Phillies Reportedly Were Close to Trading Jeremy Hellickson for Josh Naylor

Ken Rosenthal of Fox Sports said the Phillies were close to trading Jeremy Hellickson for Josh Naylor of the Marlins if another trade went south.

The Phillies have made it a habit in recent seasons to acquire veterans with short-term contracts in hopes of trading those veterans at the trade deadline to a potential contender in exchange for a prospect of two. That was the goal when they traded for Jeremy Hellickson from Arizona after the 2015 season.

And they would’ve gotten away with it too if it weren’t for those meddling Padres. As you may or may not know, the Marlins and Padres completed a multi-player deal that sent Colin Rea to Miami. San Diego general manager A.J. Preller did not disclose that Rea was injured, which is required whenever two teams engage in a trade. The league suspended Preller 30 days without pay for his actions.

According to Ken Rosenthal of Fox Sports, sources told him that the Marlins “wanted to undo their entire seven-player trade with the Padres after Rea suffered a major elbow injury in his first start after arriving from San Diego.” However, the two sides instead worked out a deal instead, with Miami sending back Rea while San Diego returned prospect Luis Castillo.

In addition to Miami sending Castillo, they also traded Jarred Cosart, Carter Capps, and Josh Naylor to San Diego in exchange for Rea, Andrew Cashner, and Tayron Guerrero in the original deal.

Rosenthal reports that Miami’s “Plan B, if they had nixed the deal, was to trade Naylor to the Phillies for right-hander Jeremy Hellickson and market Castillo for a controllable starter before the Aug. 1 non-waiver deadline.” According to his sources, Philadelphia had agreed to one-for-one swap with Hellickson and Naylor, but lost out when the Marlins decided to keep the trade somewhat intact.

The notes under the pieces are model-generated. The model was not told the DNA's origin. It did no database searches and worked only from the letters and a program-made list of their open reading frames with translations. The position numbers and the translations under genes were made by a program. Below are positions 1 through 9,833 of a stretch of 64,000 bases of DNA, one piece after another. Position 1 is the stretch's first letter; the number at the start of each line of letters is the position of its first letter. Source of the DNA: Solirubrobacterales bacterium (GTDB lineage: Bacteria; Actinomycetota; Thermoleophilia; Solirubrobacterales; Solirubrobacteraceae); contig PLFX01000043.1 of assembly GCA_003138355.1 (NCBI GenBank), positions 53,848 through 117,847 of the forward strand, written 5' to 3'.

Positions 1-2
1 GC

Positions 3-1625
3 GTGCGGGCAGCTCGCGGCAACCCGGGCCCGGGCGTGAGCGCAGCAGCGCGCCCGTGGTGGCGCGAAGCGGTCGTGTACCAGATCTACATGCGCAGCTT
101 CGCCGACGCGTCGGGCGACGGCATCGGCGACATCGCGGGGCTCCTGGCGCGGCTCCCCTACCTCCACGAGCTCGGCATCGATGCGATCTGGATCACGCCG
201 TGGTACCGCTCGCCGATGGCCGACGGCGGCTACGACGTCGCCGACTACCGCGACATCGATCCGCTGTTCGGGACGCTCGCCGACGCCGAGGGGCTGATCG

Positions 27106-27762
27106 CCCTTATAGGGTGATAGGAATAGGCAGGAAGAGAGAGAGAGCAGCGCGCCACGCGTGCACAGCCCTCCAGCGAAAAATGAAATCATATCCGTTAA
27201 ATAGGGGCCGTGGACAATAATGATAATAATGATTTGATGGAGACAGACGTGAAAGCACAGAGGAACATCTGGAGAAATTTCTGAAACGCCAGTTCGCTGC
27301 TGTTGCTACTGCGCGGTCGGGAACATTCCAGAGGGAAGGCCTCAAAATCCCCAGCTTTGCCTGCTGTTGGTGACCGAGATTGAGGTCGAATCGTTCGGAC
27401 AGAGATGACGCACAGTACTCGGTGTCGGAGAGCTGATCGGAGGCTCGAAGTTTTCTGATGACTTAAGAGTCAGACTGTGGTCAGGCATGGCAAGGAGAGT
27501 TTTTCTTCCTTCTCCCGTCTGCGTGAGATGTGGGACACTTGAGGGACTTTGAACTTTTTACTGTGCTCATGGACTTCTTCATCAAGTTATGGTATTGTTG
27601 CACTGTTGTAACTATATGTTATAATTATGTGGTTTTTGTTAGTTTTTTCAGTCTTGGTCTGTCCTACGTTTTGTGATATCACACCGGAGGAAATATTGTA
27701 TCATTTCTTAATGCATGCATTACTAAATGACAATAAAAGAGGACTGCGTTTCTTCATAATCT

The fact that Preller’s antics affected more teams than beyond the ones he traded with “offer additional insight into why some in baseball still believe that Preller’s suspension for 30 days without pay was too light” according to Rosenthal.

Philadelphia kept Hellickson for the rest of 2016 and retained him when he accepted their qualifying offer. Since the new collective bargaining agreement rules that no player can receive a second qualifying offer, Rosenthal said the Phils “face little choice but to trade him before this year’s non-waiver deadline” if they want to get any return for him.

MLB.com ranked Naylor as San Diego’s fourth-best prospect after the trade. The first baseman hit for a collective .264/.302/.407 line between Low-A and High-A in 2016. Naylor has “plus-plus” power according to MLB.com along with a “natural feel for hitting,” both of which helped him become Miami’s first-round pick in 2015.

Had Philadelphia been able to acquire Naylor, he would have instantly jumped into the conversation as possibly the team’s best first-base prospect alongside Rhys Hoskins. MLB.com’s overall value of 55 in 2016 for Naylor was the same as Mickey Moniak, Jorge Alfaro, and Nick Williams.

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